President Barack Obama was dismissive of proposals from his former secretary of state, Hillary Clinton, for a no-fly zone in Syria to battle the Islamic State, asserting, “ISIL doesn't have an air force.”
However, he credited South Carolina Republican Sen. Lindsey Graham, who suspended his presidential campaign Monday, with at least providing a solution.
Obama made the comments talking about a number of topics to National Public Radio, in a pre-recorded interview broadcast Monday.
Clinton, the leading Democratic presidential candidate, called last month for a no-fly zone in a national security address.
“Leading candidates in both parties have suggested in one way or another that they want to be more active against this threat. You have argued for the approach that you are taking and that too much action would be unwise," NPR's Steve Inskeep said to Obama. "What advice would you give whoever you are going to turn this room over to in a year or so?”
Inskeep added, “Hillary Clinton spoke about no-fly zones.”
Obama said he’s heard two things candidates talk about.
“One would be we're just going to bomb more, and that I would advise is not a wise course,” Obama said. “You bomb ISIL. You're not trying to bomb innocent people and that requires intelligence and confidence in our military to be able to develop the kinds of targets that we need.”
“The other new thing that people have suggested would be some variation of the no-fly zone or a safe zone,” Obama continued. “This is something we've been talking about for three or four years. The challenge there is that ISIL doesn't have an air force, so the damage done there is not against ISIL, it's against the Syrian regime.”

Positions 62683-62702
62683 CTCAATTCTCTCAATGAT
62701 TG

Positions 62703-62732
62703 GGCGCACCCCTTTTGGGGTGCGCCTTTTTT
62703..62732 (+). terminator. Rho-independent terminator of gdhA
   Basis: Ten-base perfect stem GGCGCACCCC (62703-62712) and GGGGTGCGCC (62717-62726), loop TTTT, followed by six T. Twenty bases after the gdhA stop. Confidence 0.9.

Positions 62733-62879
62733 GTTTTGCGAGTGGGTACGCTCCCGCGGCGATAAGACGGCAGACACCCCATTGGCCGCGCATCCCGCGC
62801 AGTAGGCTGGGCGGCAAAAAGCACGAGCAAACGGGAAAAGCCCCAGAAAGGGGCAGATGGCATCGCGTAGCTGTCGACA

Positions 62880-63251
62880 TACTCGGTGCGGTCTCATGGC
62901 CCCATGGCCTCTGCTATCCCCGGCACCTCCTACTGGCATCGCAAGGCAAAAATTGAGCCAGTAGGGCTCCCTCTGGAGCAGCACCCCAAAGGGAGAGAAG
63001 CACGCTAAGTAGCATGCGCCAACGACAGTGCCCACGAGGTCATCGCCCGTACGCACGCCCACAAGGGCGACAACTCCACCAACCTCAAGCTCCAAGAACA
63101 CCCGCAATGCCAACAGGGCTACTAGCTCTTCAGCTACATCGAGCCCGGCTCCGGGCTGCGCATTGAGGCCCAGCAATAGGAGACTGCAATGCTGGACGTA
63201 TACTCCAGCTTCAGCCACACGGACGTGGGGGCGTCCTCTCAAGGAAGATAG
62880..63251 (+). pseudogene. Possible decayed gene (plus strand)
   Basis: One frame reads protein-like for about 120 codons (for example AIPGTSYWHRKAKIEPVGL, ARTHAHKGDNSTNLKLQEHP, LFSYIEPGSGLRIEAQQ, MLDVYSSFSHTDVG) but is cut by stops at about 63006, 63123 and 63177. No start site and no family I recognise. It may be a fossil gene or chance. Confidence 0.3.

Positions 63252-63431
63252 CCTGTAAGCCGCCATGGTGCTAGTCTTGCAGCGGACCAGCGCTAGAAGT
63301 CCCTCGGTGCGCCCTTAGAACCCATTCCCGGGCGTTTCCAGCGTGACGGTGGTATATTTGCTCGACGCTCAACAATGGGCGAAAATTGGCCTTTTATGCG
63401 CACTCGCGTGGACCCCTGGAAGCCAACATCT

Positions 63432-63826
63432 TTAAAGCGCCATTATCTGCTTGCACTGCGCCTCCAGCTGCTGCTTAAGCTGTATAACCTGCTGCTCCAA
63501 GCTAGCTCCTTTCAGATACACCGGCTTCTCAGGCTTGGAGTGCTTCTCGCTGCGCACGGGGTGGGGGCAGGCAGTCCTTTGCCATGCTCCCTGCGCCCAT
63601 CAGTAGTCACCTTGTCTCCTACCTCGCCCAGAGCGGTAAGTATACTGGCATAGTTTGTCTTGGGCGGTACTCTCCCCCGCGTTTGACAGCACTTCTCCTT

Obama said that Secretary of State John Kerry is making progress in bringing Iranians and Russians together to end the Syrian civil war.
Obama criticized Republican opponents for attacking his policy, but not providing their own solution.
“Well, when you listen to them, though, and you ask, well, what exactly are you talking about? Well, we are going to bomb more,” Obama said. “Well, who is it you are going to bomb? Where is it that you are going to bomb? When you talk about something like carpet bombing, what do you mean?”
Obama actually credited Graham, who has called for ground troops in Iraq and Syria to combat the Islamic State.
“What's interesting is that most of the critics have not called for ground forces,” Obama said. “To his credit, I think Lindsey Graham is one of the few who has been at least honest about suggesting, here is something I would do that the president is not doing. He doesn't just talk about being louder or sounding tougher in the process.”